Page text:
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Why is the product of $\ce{Al(OH)3 + NaOH -> Na[Al(OH)4]}$ and not $\ce{NaAlO3H2 + H2O}$? Is this an acid-base reaction?

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    $\begingroup$ Think about it, $\ce{Al(OH)3}$ has a vacant pair of electrons, desperately looking for anything that would generously give it a pair of electrons. With $\ce{NaOH}$ around, possessing free $\ce{OH-}$, why not? $\endgroup$ – Pritt says Reinstate Monica Jun 17 '17 at 10:02
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    $\begingroup$ Note that aluminum hydroxide is not fully acidic. It is actually amphoteric in nature i.e. It dissolves in acid, forming $\ce{[Al(H2O)6]^3+}$ (hexaaquaaluminium) or its hydrolysis products and dissolves in strong alkaline solutions, forming $\ce{[Al(OH)4]-}$ (tetrahydroxidoaluminate). $\endgroup$ – Nilay Ghosh Jun 17 '17 at 10:23
  • $\begingroup$ Sorry bout my last comment. It's vacant orbital not vacant pair of electrons. $\endgroup$ – Pritt says Reinstate Monica Jun 17 '17 at 15:12
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All reaction sources: Chemiday

As I said in the comment section that aluminium hydroxide is amphoteric i.e. It dissolves in acid, forming $\ce{[Al(H2O)6]^3+}$ (hexaaquaaluminium) or its hydrolysis products and dissolves in strong alkaline solutions, forming $\ce{[Al(OH)4]−}$ (tetrahydroxidoaluminate). So, when it is dissolved in base, it forms a sodium aluminohydroxo complex salt. Why? Because as @Pritt mentioned, aluminium has vacant orbital for which free electron can reside there forming a complex salt.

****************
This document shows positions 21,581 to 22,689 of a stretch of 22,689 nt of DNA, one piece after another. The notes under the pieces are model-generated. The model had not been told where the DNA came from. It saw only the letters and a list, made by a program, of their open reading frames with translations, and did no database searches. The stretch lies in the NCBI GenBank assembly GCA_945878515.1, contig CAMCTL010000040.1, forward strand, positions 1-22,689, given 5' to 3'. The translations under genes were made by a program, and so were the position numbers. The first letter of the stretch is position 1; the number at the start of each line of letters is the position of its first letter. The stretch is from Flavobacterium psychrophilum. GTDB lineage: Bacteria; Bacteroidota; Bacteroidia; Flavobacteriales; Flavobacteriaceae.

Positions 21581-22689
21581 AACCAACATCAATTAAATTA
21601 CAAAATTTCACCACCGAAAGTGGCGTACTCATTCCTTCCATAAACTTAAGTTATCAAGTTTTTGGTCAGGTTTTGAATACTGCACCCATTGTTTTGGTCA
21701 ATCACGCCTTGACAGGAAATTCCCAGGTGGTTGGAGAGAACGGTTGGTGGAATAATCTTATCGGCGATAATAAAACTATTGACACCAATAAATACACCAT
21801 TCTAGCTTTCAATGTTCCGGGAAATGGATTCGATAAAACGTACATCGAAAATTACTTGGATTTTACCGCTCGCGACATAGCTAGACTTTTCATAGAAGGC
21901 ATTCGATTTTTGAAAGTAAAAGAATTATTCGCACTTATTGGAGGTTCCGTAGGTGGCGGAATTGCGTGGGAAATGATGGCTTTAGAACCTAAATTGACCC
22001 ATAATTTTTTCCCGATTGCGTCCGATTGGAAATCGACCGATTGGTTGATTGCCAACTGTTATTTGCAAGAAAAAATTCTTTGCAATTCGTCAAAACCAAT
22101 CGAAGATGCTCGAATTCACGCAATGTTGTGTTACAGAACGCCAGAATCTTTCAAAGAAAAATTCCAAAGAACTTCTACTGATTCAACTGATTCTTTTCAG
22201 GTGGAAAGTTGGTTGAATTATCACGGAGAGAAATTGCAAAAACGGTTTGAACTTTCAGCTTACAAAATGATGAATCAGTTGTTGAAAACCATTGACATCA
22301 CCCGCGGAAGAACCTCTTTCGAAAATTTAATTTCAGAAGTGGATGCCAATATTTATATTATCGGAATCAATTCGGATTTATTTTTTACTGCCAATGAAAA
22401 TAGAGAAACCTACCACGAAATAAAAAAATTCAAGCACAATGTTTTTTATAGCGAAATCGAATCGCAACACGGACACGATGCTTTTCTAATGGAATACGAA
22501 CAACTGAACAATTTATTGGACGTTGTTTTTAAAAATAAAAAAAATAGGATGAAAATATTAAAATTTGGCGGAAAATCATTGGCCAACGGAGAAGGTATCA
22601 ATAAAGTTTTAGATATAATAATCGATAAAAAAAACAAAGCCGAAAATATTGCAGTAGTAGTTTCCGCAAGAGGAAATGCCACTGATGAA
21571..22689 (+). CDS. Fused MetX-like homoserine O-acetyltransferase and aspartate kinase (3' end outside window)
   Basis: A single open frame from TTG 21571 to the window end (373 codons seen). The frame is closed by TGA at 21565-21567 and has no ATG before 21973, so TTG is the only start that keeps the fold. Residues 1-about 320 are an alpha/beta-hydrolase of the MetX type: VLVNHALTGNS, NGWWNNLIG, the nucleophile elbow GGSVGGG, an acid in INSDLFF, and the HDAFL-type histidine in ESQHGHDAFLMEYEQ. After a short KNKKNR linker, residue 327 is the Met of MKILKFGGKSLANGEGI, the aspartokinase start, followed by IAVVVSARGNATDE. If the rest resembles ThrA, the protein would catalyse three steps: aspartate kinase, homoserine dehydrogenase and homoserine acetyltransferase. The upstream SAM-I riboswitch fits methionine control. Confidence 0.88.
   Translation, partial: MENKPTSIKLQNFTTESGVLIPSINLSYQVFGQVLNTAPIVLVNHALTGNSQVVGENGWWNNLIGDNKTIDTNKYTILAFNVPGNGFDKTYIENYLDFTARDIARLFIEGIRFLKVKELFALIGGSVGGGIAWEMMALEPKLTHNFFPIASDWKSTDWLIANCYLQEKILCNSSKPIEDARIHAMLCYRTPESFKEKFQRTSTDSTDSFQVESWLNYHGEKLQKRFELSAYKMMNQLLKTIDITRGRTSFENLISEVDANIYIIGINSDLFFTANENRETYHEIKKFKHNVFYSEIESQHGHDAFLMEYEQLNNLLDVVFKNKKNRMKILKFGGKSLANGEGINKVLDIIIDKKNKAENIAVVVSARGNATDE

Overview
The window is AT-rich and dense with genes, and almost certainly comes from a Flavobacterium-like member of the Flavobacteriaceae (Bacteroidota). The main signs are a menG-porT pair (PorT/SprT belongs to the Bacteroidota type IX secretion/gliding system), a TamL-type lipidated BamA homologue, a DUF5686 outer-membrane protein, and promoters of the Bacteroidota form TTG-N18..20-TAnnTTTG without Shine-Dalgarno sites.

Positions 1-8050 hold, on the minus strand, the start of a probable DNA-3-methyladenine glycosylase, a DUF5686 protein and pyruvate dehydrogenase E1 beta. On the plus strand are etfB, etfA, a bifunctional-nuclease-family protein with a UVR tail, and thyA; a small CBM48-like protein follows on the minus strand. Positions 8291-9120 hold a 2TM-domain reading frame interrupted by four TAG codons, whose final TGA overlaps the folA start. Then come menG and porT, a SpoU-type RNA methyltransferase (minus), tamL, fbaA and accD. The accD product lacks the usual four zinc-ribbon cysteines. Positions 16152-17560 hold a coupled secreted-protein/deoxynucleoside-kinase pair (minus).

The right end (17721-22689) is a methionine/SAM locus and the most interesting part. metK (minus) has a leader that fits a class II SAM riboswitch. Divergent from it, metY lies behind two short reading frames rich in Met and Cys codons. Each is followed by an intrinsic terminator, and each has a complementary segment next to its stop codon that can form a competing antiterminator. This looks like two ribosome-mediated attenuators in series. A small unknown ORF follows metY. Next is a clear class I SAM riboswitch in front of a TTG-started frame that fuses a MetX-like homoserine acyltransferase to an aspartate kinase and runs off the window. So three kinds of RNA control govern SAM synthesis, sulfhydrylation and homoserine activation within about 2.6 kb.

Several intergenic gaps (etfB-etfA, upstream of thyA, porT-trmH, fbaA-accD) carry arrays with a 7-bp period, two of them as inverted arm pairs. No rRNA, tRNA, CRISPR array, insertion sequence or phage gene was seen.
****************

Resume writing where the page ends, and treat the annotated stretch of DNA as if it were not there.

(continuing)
$$\ce{Al(OH)3 + NaOH(conc.) → Na[Al(OH)4]}$$

$$\ce{Al(OH)3 + 3NaOH → Na3[Al(OH)6]}$$

No worries. There is also an acid-base reaction where the two combines to form a salt and water but this occurs at very high temperature and you won't find this type of reaction occurring in laboratory. This reaction can only be find in industries.

$$\ce{Al(OH)3 + NaOH ->[1000 C] NaAlO2 + 2H2O}$$

If only aluminium was used, there would be evolution of hydrogen gas from a very similar exothermic reaction. Note for simplicity, the species is written $\ce{NaAlO2}$ but it actually contains $\ce{[Al(OH)4]−}$ ion or perhaps the $\ce{[Al(H2O)2(OH)4]−}$ all due to presence of vacant orbital(see sodium aluminate).

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  • $\begingroup$ OK to make it clearer, I would like to point out that this is indeed an acid-base reaction between a Lewis acid and a Lewis base. $\endgroup$ – Tan Yong Boon Jun 19 '17 at 10:11

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